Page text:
We spend most of the season, however, with a string of new characters, those who can provide clues and red herrings and answers about the spring break bombings and also manage to be compelling in their own right. And the best of those new characters are played by a murderer’s row of scene-stealing actors.
The fantastic Kirby Howell-Baptiste wins Veronica’s heart and mine at once as Nicole, who owns the club most of the bombing victims have passed through and also punches date rapists in the face. Patton Oswalt makes the most of his likably prickly nerd persona as Penn, a pizza guy who’s obsessed with solving cold cases. And J.K. Simmons manages to be at once completely affable and also deeply sinister as Clyde, the right-hand man to seedy real estate mogul Big Dick Casablancas (David Starzyk). (Imagine naming your son Dick in the hopes that everyone will then have to call you Big Dick, and then it works! A choice!)
Even with the cast freshly organized around the bombing mystery, the season occasionally struggles to find a way to give itself stakes. Veronica Mars has never been able to fully live up to the one-two punch of Veronica having to solve her best friend’s murder and her own rape in the first season, and the bombing at times feels like an intellectual puzzle for her to solve rather than an emotional one. She doesn’t know or care about any of the victims. She’s mostly invested in this mystery because she likes to be right.
But the bombing case is still structured with the elegance that elevates Veronica Mars above its mystery-show peers. Every time I became convinced that a certain character absolutely had to be the bomber and was on the verge of getting angry with Veronica for failing to see it, by the end of the episode, that character became Veronica’s main suspect too. And when I rewatched the season, all the big reveals held up and were seeded in the background so discreetly that I never even noticed they were there.
Veronica has to be in the same place for the show to work. That’s a tragedy.
At its heart, though, this new season of Veronica Mars isn’t really about the bombing. It’s about watching Veronica still working at her dad’s PI firm, the way she did when she was 17, still solving seedy mysteries, still furious at the world, and still refusing to let anyone ever get close to her.
That’s the Veronica we know and the Veronica we want to spend time with — but, the show asks, should that Veronica really still exist? Veronica’s in her 30s now, and she’s still stuck in the place she was when she was 17, emotionally, professionally, and geographically. She’s stagnated.
“So you’re still a private investigator in Neptune,” says one of Veronica’s old nemeses when she goes to interrogate him in prison. “A PI. That was your job in high school, right?”
“When your friend was murdered, were you angry?” another character asks Veronica.
“I’m still angry,” Veronica says.
Veronica is still fundamentally the same person she was in high school, and every time she’s given the opportunity to change, she pushes it away with both hands. Veronica resents the idea of change. That’s what makes her a tragic character. And the fact that if she changes there will be no story, and that the revival needs her to be in the same place in order to exist, makes this revival a tragedy.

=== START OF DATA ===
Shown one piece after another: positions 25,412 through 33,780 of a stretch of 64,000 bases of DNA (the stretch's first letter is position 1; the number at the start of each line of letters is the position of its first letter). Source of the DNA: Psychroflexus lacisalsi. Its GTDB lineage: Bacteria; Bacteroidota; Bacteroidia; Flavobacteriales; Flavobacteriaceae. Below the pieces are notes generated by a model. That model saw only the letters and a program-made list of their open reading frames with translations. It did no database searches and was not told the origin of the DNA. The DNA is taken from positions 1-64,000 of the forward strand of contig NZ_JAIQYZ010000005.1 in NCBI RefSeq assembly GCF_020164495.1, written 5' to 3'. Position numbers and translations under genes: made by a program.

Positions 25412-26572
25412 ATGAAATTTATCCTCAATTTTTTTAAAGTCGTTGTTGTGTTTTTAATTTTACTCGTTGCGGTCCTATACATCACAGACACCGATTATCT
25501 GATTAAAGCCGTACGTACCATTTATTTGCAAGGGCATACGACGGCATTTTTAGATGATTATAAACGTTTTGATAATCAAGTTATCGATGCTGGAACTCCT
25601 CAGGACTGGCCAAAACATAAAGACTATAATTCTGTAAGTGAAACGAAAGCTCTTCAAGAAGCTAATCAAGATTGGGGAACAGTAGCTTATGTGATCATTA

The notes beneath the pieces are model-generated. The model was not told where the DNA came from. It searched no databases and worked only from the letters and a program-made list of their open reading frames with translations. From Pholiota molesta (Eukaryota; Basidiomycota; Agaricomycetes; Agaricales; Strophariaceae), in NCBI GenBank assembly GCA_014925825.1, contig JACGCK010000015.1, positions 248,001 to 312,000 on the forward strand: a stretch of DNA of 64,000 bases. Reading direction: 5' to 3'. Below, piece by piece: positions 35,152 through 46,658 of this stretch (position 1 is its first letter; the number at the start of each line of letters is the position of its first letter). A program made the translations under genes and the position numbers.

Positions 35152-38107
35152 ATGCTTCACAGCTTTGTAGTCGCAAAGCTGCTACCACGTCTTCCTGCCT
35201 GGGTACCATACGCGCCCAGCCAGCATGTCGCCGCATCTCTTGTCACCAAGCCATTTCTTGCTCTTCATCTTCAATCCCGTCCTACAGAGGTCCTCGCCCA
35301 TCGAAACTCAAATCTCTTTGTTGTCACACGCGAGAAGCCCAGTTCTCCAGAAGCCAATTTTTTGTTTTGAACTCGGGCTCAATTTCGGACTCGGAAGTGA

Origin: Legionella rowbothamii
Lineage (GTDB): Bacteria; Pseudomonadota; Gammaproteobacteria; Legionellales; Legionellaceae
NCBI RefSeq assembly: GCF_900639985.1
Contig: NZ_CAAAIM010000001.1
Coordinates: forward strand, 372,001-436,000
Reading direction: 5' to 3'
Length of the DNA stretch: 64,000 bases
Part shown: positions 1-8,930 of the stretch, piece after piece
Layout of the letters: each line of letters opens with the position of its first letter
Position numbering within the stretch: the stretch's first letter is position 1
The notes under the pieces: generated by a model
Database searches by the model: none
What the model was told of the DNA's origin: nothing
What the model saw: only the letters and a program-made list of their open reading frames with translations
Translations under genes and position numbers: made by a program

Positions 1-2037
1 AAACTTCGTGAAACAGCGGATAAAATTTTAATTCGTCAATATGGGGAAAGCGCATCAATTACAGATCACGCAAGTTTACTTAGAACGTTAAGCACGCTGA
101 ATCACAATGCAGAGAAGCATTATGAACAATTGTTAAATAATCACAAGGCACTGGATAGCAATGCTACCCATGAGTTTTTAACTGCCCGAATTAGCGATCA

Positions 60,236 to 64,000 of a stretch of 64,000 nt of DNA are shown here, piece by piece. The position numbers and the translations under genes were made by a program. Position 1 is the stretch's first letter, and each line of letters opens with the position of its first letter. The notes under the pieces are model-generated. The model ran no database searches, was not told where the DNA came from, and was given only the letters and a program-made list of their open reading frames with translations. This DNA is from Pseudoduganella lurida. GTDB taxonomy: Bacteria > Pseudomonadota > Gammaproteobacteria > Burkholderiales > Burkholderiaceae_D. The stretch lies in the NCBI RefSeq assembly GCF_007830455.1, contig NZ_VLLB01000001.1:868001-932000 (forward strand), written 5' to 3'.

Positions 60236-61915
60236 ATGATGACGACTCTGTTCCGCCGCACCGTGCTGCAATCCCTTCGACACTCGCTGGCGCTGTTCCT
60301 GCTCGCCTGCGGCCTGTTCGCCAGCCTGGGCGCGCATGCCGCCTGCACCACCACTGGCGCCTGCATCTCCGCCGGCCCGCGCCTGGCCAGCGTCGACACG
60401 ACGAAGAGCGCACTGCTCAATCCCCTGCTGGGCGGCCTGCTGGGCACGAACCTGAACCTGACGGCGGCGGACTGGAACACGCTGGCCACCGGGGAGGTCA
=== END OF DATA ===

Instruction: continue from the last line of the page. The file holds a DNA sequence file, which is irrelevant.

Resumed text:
Not all of the tragedy lands. There’s a plucky new teen character named Maddy (Izabela Vidovic) who symbolizes Veronica’s teen self so heavy-handedly that she might as well have entered carrying an enormous sign that said, “Hello! I am a symbol!” (Vidovic also looks so much like Katie Holmes circa 1998 that I kept having confused Dawson’s Creek flashbacks and getting my nostalgias mixed up.) Logan, the formerly troubled bad boy, now represents the possibility of an emotionally mature future for Veronica, but in the process he’s lost all of the sense of humor and theatrical energy that made him a fun foil for her in the first place.
Moreover, while Veronica herself hasn’t changed, the world around her has — and that means that Veronica Mars can no longer mine its tension from contrasting its noir mysteries with its high school soap opera. It now has to function as a purely noir PI show, and it’s pretty good at that, but the shift in genre means that it’s lost some of the alchemical magic that made the original run of the show so exceptional.
Even the colors feel a little bit more subdued than they used to. Instead of the hyper-saturated yellows and greens of the high school era, this new version of Neptune is built out of cool blues and grays. (Oh, stained glass windows of Mars Investigations, where did you go?) It’s a more restrained, more adult world than it used to be, and it’s hard not to mourn the vibrant electricity of Veronica Mars’ high school years.
But if this new season is certain of anything, it’s that trying to stay in high school forever isn’t healthy. If we’re going to look back, we have to do it with the knowledge that longing for the past and refusing to move forward and evolve over time will slowly destroy us.
Veronica Mars season four is now available to stream on Hulu.